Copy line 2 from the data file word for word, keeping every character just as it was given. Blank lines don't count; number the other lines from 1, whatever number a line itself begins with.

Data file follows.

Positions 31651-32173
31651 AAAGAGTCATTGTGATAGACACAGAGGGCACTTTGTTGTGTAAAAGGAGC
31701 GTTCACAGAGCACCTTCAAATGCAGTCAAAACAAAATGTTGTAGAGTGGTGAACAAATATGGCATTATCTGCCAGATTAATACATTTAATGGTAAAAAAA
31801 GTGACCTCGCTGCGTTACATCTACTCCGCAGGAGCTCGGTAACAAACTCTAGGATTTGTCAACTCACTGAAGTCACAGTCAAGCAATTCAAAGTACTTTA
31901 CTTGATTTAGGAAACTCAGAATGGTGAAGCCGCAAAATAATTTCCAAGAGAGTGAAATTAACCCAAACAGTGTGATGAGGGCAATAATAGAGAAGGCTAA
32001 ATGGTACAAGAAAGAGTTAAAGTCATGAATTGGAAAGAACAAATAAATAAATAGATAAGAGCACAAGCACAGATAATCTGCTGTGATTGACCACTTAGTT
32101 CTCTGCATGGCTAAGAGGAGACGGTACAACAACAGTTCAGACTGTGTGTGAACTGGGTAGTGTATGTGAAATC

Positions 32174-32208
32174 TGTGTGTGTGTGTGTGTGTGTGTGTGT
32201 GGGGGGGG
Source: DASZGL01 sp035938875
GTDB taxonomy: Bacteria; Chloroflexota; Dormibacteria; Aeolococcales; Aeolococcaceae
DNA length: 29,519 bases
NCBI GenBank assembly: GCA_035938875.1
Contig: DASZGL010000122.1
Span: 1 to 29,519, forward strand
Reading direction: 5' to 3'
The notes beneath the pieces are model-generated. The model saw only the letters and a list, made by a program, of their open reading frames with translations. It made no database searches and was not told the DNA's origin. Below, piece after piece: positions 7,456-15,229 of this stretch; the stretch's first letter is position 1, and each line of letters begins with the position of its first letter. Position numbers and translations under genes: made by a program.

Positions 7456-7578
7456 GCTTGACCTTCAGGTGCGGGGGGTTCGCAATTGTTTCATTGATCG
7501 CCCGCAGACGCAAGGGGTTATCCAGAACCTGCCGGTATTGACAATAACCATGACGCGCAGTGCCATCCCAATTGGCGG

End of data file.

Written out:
31651 AAAGAGTCATTGTGATAGACACAGAGGGCACTTTGTTGTGTAAAAGGAGC